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4.03  ·  Rating details ·  370 ratings  ·  50 reviews
Baddawi is the story of a young boy named Ahmad struggling to find his place in the world. Raised in a refugee camp called Baddawi in northern Lebanon, Ahmad is just one of the thousands of Palestinians who fled their homeland after the war in 1948 established the state of Israel.

In this visually arresting graphic novel, Leila Abdelrazaq explores her father’s childhood in
Paperback, 128 pages
Published April 7th 2015 by Just World Books
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Average rating 4.03  · 
Rating details
 ·  370 ratings  ·  50 reviews

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Alyssa Chrisman
Sep 03, 2018 rated it really liked it
Updated my rating to four stars after discussing this book in class.

This is a graphic novel that tells the story of the author’s father’s childhood and adolescence growing up as a Palestinian in a refugee camp in Lebanon. While parts of it seem disjointed, and I wish I knew more about the conflict and war so I had a better understanding of the book, the illustrations are wonderful— while they may look simple, they are full of symbolism and deeper meanings.
Apr 08, 2015 rated it really liked it
Shelves: palestine
Persepolis meets Maus. Just beautiful. I only wish it were longer! (Hopefully there are more to come?!)
Rawa S.
Apr 11, 2015 rated it it was amazing
Shelves: favorites, palestine
Leila Abdelrazaq illustrates the story of her Palestinian father's upbringing in Baddawi - a Palestinian refugee camp in Lebanon - in a way that captures the reader from the very first page. I read it all in one sitting, and was upset when I reached the last page. I hope there's more to come.
May 27, 2015 rated it it was amazing
Baddawi is a beautifully written, wonderfully illustrated coming-of-age graphic novel that is really about the Palestinian struggle. I cannot recommend it enough; a really touching read.
Becki Iverson
May 14, 2018 rated it it was amazing
Palestine was the next stop in my Around the World book club and this was the perfect choice. After some dry, difficult books it was nice to have a graphic novel to enjoy, and this one manages to pack so much substance into a short amount of space. Telling the story of the conflict in Palestine through the eyes of a child, Baddawi really hits home how much the Palestinian people have suffered over the last 80 years. To be stateless, without a passport or country recognized by other nations, is q ...more
Manar Fleifel
Aug 14, 2015 rated it it was amazing
"Palestine is buried deep in the creases of my grandmother's palms."

Equally sweet and sad, Leila Abdelrazaq's Baddawi is the lightest book I've come across to explain the struggle of the Palestinian people and their lives in exile and diaspora, their remembrance of Palestine and their reflections of their diasporic states of being. This book brought tears to my eyes and cleansed them with smiles sometimes.. Beautiful !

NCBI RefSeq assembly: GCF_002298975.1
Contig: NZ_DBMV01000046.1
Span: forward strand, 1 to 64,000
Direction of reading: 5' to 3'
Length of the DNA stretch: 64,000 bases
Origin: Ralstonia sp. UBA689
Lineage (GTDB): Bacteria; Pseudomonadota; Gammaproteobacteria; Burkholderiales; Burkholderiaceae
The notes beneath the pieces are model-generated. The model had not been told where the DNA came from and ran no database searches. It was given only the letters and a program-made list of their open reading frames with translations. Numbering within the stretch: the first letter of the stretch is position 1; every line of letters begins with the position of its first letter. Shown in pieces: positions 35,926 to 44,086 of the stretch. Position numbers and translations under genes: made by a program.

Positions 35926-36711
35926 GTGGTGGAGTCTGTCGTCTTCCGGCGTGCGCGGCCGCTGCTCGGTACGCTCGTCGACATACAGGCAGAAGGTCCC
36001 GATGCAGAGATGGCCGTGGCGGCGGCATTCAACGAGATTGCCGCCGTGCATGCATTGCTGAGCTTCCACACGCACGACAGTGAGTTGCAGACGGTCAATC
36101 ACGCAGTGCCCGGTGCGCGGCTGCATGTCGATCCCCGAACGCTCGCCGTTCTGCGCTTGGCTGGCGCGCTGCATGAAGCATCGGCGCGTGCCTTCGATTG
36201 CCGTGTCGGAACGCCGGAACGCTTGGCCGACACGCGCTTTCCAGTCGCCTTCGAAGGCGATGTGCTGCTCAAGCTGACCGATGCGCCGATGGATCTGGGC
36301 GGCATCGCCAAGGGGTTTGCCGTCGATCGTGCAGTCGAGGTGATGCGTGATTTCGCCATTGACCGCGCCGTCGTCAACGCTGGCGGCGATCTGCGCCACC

May 19, 2017 rated it it was amazing
Baddawi is so much more than the story of her father's childhood. It's the story of my dad's childhood. It's the story of every Palestinian kid was born in a refugee camp post-Nakba. I loved it.

('Haaretz', Nov. 26, 2015)

"Baddawi," by Leila Abdelrazaq, Just World Books, 128 pp., $20

"The Arab of the Future: A Childhood in the Middle East, 1978-1984," by Riad Sattouf, Metropolitan Books, 160 pp., $26

How much faith can one place in another’s account of the past? No writer can be an entirely objective observer, of course; some, however, have the skill to turn their subjective lens into a positive attribute. The American writer and essayist Lynne Tillmans puts it like this: “Like histories,
Sondos Shehadeh
Jan 08, 2019 rated it really liked it
the book very short, yet powerful. The main character, storyline and narration style is very gripping. I really liked the main character and the constant reminder that this character is what Hanthala stands for from the point of view of children within the Palestinian refugee communities. The ending of the book, however, was not as satisfying as I hoped for.
Jan 20, 2020 rated it really liked it
An important read about life as a Palestinian refugee in Lebanon

I just wish the ending was a bit stronger. It felt rushed.
Tye Emert
Jan 12, 2017 rated it it was ok
Shelves: historical-comic
I wanted to like this book. I enjoyed the author's family story and artwork but couldn't get swept up in it.

I did learn a few things. Like how the Irguns were enthic cleansing in Israel and how Leila Abdelrazaq feels the injustice that this group got absorbed into the Israeli defense force. Which I agree that just because your people have been persecuted for hundreds of years and survived genocide itself does not give you the right to do the same but this applies to all people.

But the one thing
Apr 17, 2015 rated it really liked it
There is a lot to love about this graphic novel: the story is well told, the illustrations are simple and engaging, the tatreez design running throughout the book is beautiful. I especially enjoyed reading this book because I have spent quite a bit of time in Baddawi refugee camp and felt that Abdelrazaq brought so much to life. My only negative thoughts related to the book are those that make me wonder how much people who don't know Palestinian and Lebanese history will be able to follow that c ...more